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Katakuris is actually a liberty-taking remake of a Korean film called The Quiet Family directed by Kim Ji-woon. The story is quaint enough. An adorably down-and-out Japanese family opens up a bed and breakfast in the country but nobody shows up…but when guests do start arriving and then dying unexpectedly the Katakuris decide to bury the bodies on the property to avoid bad publicity. Did I mention it’s also a musical?

There are many other subplots among the characters. Katakuris is narrated by the youngest Katakuri as a sort of innocent reflection on what makes a family. Her mother is always looking for love and winds up getting conned by the sleazy Richard Sagawa. Her uncle is trying to find direction in his life and overcome the stigma of being a thief in the past. The grandparents are the ones who are trying their darndest to keep the bed and breakfast alive and great grandfather has an ongoing rivalry with birds that fly overhead.

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Miike weaves in some weird jokes throughout: a fly burrows into a newscaster’s nostril; the entire cast is arbitrarily transformed into stop-motion clay figures at random. You know. Stuff like that. The film is purposely campy and very silly at times, yet despite all of its melodramatic whimsy and spoofery there is a real heart beating down in there. The songs are actually really good too. Every song evokes a different style, be it showtune, rock, sing-along, karaoke number, etc. It’s a wild, weird, funny, and oddly heartwarming film about the importance of family and I strongly urge you to see it for yourself.

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Next up is a film that springs from the early career of Werner Herzog. Mr. Herzog has proven he is a master storyteller and documentarian (often blurring the lines between fictional narrative and traditional documentary) with such memorable films as  Aguirre: The Wrath of God (1972), Fitzcarraldo (1985), Grizzly Man (2005), The Bad Lieutenant: Port of Call: New Orleans (2009), and Cave of Forgotten Dreams (2010) to name a few. Whether he’s looking for desert mirages (Fata Morgana), remaking F. W. Murnau’s immortal classic Nosferatu with Klaus Kinski or he’s directing a literally hypnotized cast (Heart of Glass) Herzog is always full of invention and surprises. His second feature film, Even Dwarfs Started Small (1970) may not be for everybody.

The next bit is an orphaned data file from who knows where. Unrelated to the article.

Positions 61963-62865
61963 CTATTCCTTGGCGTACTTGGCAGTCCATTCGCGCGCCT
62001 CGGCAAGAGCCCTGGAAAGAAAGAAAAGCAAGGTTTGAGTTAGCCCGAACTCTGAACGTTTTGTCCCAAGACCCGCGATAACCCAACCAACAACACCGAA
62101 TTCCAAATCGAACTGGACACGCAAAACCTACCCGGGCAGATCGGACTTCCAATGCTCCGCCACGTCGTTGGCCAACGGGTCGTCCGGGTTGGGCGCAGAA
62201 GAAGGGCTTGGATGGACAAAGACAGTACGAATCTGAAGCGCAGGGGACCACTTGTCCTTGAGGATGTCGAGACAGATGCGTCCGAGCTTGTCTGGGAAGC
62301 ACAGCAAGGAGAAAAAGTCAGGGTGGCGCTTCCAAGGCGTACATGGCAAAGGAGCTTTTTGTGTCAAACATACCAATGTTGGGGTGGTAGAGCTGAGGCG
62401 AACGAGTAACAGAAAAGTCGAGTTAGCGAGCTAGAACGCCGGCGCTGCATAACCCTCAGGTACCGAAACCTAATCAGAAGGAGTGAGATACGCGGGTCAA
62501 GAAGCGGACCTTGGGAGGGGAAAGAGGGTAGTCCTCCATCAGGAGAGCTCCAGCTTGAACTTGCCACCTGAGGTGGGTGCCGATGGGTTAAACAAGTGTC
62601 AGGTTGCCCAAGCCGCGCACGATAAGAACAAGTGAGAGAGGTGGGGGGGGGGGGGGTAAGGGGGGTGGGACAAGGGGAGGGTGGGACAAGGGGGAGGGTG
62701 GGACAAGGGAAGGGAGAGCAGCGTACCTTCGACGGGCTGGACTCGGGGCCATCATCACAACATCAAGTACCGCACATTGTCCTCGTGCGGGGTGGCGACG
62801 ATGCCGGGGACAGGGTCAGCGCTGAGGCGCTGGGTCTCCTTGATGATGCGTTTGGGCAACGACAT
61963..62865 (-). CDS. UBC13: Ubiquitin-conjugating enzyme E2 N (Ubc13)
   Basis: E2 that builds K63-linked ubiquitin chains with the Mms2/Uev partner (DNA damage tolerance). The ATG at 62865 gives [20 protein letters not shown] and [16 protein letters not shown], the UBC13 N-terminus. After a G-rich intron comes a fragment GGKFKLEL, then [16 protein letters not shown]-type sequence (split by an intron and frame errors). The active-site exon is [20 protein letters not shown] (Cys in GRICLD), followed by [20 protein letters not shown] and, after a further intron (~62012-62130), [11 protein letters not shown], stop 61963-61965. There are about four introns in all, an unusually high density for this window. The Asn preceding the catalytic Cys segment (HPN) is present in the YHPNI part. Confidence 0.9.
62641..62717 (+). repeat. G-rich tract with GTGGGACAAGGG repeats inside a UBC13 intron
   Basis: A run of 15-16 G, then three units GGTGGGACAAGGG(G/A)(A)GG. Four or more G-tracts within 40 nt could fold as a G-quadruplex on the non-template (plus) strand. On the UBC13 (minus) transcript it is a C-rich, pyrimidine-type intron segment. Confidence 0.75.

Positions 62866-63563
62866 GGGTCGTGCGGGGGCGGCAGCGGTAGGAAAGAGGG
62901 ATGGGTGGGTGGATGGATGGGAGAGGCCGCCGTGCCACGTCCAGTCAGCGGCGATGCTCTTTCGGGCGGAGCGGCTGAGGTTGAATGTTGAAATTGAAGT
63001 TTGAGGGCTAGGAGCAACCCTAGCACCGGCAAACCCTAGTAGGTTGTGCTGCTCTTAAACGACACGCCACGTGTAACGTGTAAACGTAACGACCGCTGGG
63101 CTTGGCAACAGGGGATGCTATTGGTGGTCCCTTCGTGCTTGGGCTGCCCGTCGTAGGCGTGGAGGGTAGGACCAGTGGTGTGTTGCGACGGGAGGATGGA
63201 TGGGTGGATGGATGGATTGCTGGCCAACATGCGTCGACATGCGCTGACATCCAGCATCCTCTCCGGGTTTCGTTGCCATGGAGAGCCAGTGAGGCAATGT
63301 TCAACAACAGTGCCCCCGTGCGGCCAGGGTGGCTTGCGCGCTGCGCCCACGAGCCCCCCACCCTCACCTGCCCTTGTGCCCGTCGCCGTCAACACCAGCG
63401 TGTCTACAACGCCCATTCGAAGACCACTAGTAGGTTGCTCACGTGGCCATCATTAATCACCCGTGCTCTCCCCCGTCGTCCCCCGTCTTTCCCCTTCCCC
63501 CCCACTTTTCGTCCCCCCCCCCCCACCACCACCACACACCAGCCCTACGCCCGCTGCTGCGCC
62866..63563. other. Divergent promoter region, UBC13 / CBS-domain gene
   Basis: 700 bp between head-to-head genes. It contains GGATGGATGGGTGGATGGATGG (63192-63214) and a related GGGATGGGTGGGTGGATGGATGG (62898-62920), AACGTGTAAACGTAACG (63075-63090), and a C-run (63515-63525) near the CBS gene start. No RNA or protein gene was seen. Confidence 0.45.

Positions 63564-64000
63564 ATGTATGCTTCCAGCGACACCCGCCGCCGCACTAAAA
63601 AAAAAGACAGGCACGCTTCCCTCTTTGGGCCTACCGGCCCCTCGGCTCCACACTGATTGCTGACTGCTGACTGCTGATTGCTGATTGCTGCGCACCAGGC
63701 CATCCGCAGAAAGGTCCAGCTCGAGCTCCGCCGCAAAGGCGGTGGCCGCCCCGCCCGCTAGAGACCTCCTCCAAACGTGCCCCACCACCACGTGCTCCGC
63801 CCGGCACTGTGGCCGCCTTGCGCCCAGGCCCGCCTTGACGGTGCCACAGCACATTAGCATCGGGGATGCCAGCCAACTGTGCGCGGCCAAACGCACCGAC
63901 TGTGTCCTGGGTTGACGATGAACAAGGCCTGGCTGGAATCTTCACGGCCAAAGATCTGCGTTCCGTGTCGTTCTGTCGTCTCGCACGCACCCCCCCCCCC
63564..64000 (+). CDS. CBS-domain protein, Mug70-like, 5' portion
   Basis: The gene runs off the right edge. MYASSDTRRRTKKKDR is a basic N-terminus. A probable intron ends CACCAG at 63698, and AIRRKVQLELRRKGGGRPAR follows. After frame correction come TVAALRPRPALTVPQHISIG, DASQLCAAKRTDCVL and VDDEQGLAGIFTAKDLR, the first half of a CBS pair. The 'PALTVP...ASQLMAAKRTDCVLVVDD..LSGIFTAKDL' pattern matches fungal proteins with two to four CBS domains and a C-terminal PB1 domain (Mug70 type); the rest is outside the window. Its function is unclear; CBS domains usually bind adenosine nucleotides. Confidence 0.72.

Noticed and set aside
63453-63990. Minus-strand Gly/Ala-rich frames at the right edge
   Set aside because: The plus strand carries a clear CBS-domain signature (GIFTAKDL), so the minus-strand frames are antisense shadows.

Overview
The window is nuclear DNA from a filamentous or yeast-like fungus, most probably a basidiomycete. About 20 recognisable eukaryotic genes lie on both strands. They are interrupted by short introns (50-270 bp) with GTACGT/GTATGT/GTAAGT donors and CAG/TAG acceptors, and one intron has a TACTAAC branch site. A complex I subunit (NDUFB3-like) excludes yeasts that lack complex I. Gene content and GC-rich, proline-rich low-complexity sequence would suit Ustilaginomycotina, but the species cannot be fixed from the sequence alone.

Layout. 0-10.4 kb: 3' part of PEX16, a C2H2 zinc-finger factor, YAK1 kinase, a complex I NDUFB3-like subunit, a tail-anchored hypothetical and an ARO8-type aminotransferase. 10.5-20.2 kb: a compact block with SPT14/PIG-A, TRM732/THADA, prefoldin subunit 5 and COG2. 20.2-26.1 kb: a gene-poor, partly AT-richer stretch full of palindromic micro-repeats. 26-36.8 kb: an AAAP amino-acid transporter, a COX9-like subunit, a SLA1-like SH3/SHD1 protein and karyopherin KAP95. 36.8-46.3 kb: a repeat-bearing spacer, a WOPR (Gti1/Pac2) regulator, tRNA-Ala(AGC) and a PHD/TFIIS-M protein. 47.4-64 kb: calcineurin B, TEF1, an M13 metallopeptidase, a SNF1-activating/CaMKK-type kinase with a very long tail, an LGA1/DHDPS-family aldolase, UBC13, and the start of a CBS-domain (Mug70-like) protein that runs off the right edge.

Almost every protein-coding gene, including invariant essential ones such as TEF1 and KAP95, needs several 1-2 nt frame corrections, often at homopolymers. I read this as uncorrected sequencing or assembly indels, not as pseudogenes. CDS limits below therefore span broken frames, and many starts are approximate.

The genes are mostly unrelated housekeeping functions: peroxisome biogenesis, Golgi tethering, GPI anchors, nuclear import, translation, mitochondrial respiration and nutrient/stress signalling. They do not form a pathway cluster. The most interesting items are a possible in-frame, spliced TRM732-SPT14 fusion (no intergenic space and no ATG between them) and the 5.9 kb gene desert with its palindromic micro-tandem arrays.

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It’s an all little-person cast, black-and-white, German-language movie that appears to take place in some Spanish desert. It’s got everything. Satire. Dwarfs. Car stunts. Maniacal laughter. Persecution of the blind. Monkey crucifixion. The dwarf who plays the president is even the dwarf who plays the president in Robert Downey, Sr.’s Putney Swope.

The story is fairly simple enough. An all dwarf mental institution is taken over by the patients (think Svankmajer’s Lunacy). They lock up the president and run amok. Like many ill-bred revolutionaries they lack foresight and don’t really know what to do with themselves once their dimly conceived role reversal is achieved. The revolution quickly goes awry and devolves into chaos. Much symbolism and much humor and much, much craziness in this early film from a cock-eyed filmmaking beast. A treat for a very special few and would make a great triple-feature with The Terror of Tiny-Town and Terry Gilliam’s Time Bandits. Or For Y’ur Height Only!

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A Town Called Panic (2009) is Stéphane Aubier and Vincent Patar’s feature-length adventure based on their Belgian stop-motion TV series of the same name. It is a madcap romp through a whimsical world where anything can happen…as long as it is absurd or funny.

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Three lovable roommates, the aptly named Cowboy, Indian, and Horse, go on an adventure to correct a construction error. Horse, a pragmatist, signs up for music lessons to get closer to the music teacher (who is also a horse), but Cowboy and Indian, in an attempt to order 50 bricks to build Horse a barbecue pit for his birthday, accidentally purchase 50,000,000 bricks and thus the bent harmony of Horse’s world is thrust into a twistedly inane series of events.

Evil scientists lob snowballs from the north pole in a giant robot penguin, the trio gets lost in the center of the earth, and they meet an underwater parallel universe inhabited by amphibious pranksters. It’s nonstop silly excitement. Perhaps what makes A Town Called Panic such an unusual experience derives from the crudity of the cheesy plastic toy animations. The film kinda feels like your watching a child’s school project diorama do crack and come to life. I also enjoy the little touches, like the farm animals that behave like farm animals but also go to school and can drive (like children playing with toys). It’s light, breezy, fun, and funny and sure to entertain the whole family.

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What’s one more cult classic? Oingo Boingo (then called The Mystic Knights of the Oingo Boingo) founder, Richard Elfman, made the off-color assault, The Forbidden Zone (1980) to create something that would feel like one of their concert shows. The result was a bawdy, black-and-white (finally colorized in 2008), cracked musical-comedy adventure steeped in the surreal. The film is loaded with frog-headed men, human chandeliers, torture, butt jokes, songs, and plenty of wild, wacky sound effects and characters.

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Hervé Villechaize (Fantasy Island) stars as the super horny King Fausto of the Sixth Dimension (a strange amalgam of Max Fleischer cartoons, minstrel shows, and sexual fetishism) with Susan Tyrell as the jealous Queen Doris. The Hercules family purchases a humble shack in Venice, California from a narcotics dealer—unbeknownst to them there is a portal to the Sixth Dimension in the basement.